Molly Guinness

Stars In Their Eyes

Defying Reality


Dedalus Books 205pp £9.99 order from our bookshop

Serena Dawlish, the main character of this, Karina Mellinger’s second novel, has been voted ‘The Most Attractive Woman in a Soap’ by readers of ‘Turn Me On’ magazine for the third time, but her manager is anxious lest her fame may yet be ephemeral. He sends her to cultivate her caring persona at an adult literacy class, and signs her and her mother up for a new television show, ‘I Gave Birth to a Celebrity’, in order to exhibit her psychological complexity. This is a long shot, considering Serena has never had an emotion without motive in her life; this trait is one of the only things she has in common with her husband, a renowned Shakespearean actor, who often finds himself billed, much to his chagrin, as ‘James Marlborough – winner of six Oliviers and two Tonys and HUSBAND OF SERENA DAWLISH, STAR OF “COOMBE RIDGE CRESCENT”’. The other characteristic they share is a preposterous sense of their own importance and attractiveness, and this is an area where Mellinger excels: ‘He [James] told his agent that James Marlborough incognito is an oxymoron but she just went quiet so obviously this woman calls herself a theatrical agent and doesn’t even know what a bloody oxymoron is.’ By narrating conversations through the thoughts of the speakers Mellinger displays hilarious chasms between what is understood and what is meant.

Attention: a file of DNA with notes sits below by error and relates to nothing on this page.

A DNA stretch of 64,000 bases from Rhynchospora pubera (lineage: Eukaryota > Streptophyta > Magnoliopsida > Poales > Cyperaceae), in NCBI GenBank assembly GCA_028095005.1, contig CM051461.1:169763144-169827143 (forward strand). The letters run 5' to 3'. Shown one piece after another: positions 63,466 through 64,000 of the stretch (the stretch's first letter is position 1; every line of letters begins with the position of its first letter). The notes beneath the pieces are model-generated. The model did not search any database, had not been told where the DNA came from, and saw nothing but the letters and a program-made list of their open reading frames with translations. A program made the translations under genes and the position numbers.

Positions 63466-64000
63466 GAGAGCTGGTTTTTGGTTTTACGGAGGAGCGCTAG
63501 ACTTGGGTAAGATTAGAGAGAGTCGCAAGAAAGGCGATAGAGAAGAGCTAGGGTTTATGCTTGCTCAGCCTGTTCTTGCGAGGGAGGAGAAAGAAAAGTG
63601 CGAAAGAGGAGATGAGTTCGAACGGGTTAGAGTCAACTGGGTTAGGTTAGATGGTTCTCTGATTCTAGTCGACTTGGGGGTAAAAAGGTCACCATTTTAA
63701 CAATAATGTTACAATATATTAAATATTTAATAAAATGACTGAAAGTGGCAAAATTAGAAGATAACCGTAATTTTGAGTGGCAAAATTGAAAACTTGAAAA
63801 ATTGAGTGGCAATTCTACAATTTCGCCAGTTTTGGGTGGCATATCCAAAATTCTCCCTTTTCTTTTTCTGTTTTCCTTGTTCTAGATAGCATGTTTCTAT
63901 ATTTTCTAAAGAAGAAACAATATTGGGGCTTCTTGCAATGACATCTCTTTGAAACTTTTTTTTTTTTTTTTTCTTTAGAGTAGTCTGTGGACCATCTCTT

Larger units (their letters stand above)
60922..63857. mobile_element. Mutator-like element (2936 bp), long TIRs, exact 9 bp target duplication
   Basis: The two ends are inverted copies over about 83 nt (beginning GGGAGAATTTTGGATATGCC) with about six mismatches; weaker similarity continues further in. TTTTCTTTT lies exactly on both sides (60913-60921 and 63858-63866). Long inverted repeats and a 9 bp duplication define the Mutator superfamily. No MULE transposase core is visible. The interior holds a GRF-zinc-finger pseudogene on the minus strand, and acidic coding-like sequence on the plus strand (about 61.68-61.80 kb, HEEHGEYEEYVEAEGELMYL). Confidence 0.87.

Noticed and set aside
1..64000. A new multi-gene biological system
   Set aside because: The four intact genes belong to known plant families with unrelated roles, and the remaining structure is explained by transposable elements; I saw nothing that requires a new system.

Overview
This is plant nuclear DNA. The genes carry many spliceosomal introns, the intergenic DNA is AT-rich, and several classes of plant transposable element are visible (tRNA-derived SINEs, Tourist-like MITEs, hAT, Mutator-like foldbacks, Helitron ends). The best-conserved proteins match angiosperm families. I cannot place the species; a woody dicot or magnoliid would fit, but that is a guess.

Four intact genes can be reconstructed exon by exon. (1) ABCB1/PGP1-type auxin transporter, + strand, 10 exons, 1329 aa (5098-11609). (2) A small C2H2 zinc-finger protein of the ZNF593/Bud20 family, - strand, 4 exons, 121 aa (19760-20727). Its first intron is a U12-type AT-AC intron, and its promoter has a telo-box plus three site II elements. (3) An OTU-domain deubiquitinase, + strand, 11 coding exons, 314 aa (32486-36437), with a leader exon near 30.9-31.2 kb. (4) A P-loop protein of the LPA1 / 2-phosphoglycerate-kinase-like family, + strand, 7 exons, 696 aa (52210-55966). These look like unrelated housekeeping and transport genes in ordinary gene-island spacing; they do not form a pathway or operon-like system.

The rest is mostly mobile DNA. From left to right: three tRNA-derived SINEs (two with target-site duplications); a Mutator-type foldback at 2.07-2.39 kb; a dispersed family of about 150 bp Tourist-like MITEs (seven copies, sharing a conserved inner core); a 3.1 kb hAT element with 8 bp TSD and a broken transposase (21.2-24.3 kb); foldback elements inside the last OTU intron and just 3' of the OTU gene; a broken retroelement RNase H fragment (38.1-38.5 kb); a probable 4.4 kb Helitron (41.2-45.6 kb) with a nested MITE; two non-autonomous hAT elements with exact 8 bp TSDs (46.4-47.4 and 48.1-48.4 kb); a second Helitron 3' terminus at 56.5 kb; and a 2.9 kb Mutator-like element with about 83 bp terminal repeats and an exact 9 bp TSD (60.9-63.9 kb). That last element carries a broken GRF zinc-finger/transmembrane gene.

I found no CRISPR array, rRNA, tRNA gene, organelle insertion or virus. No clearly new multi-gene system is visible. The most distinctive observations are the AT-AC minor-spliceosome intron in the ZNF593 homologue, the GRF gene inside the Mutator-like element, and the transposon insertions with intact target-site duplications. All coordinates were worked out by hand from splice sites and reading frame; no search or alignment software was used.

Sign Up to our newsletter

Receive free articles, highlights from the archive, news, details of prizes, and much more.

Follow Literary Review on Twitter

  • Last Tweets

    • Why did the 'bold and determined' Empress Matilda never manage to become Queen regnant? Peter Marshall reviews a n… ,
    • From the Archive: Martyn Bedford on Ian McEwan's 'Atonement' ,
    • In 'Silenced Voices' reports the ongoing story of the human rights lawyer, Nasrin Sotoudeh, who has been… ,
    • The mystery of Jack the Ripper's identity has long been agonised over. But what do we know about his victims?… ,
    • A piece of Literary Review history from way back in 1983: John Haffenden talks to the great Iris Murdoch. ,
    • Britain’s only travelling lit fest, the Garden Museum Literary Festival is heading to Houghton Hall, Norfolk, for a… ,
    • 'The 19th-century German sage is not my idea of a pleasant travel companion' goes hiking with Friedr… ,